4. Length of Service: Review the hours per credit tab and consider how much time will be needed for the students to meet the learning goals for the class and needs of the community partner. Start small, laying a foundation to build upon. Consider opportunities in which the needs build upon each other form semester to semester.
  5. Logistics: Review important logistical processes related to agreements, risk, and transportation
  6. Assessment: To continue improving and sustaining partnerships, integrate assessment and evaluation into the community engaged learning experience, for both the student and the agency partner. Establish an evaluation strategy in which needs and programs are reviewed and reconsidered/revised for effectiveness.

Terms & Definitions

  • Civic Engagement – “Civic engagement means working to make a difference in the civic life of our communities and developing the combination of knowledge, skills, values and motivation to make that difference. It means promoting the quality of life in a community, through both political and non political processes.” – Tom Ehrlich, civic scholar & leader
  • Civic Responsibility – A commitment to and active cultivation of the principles of civic engagement as defined above.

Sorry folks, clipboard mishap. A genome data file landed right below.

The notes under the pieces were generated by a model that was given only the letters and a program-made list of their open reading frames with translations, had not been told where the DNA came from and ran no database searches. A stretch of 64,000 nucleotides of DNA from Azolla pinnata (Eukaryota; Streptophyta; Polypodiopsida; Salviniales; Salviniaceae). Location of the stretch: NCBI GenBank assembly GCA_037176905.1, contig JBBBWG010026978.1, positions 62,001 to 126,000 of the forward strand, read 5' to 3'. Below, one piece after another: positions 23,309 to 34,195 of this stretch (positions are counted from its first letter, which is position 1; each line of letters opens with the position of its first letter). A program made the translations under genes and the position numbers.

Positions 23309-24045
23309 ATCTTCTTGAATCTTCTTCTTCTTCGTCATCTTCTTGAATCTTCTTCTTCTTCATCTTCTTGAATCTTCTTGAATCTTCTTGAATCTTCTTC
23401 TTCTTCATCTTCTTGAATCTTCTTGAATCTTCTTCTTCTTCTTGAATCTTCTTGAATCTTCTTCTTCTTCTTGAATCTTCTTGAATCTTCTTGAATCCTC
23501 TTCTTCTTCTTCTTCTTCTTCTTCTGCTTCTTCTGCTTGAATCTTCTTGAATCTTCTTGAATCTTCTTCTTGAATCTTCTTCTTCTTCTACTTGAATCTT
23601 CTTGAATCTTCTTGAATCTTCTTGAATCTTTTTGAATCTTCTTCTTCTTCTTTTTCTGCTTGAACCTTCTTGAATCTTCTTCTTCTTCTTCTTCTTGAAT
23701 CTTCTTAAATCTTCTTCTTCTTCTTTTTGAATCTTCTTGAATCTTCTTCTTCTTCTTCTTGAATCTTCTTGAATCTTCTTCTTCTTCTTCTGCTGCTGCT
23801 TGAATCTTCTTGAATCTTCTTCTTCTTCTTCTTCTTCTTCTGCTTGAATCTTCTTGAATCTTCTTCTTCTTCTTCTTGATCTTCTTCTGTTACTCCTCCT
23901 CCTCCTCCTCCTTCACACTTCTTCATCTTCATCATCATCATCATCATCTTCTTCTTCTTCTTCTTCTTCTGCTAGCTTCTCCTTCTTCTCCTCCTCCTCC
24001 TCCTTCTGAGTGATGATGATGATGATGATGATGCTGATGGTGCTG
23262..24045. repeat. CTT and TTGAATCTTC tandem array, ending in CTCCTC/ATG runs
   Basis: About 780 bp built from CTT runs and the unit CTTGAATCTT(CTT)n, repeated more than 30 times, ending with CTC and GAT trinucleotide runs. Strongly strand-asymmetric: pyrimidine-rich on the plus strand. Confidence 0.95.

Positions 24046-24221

• Service-Learning – Curriculum-based hands-on learning with the community that addresses real world issues. Service provides context for translating discipline-based theories into practice. Students apply academic and discipline knowledge to meet community identified needs.
  • Direct Service – Working directly with individuals and organizations to address a community issue or need (i.e. tutoring, mentoring, volunteering at soup kitchen, trail maintenance, etc.)
  • Indirect Service – Working indirectly with individuals and organizations to address a community issue or need. Often policy or “root-cause” focused (i.e. Fundraising, clothing/food drive, capacity building projects, etc.)
  • Advocacy – Planning, creating, promoting, and cultivating awareness initiatives and events to address a community issue or need (i.e. awareness campaigns, education tables, partnering with elected officials, facilitating community conversations/presentations, etc.)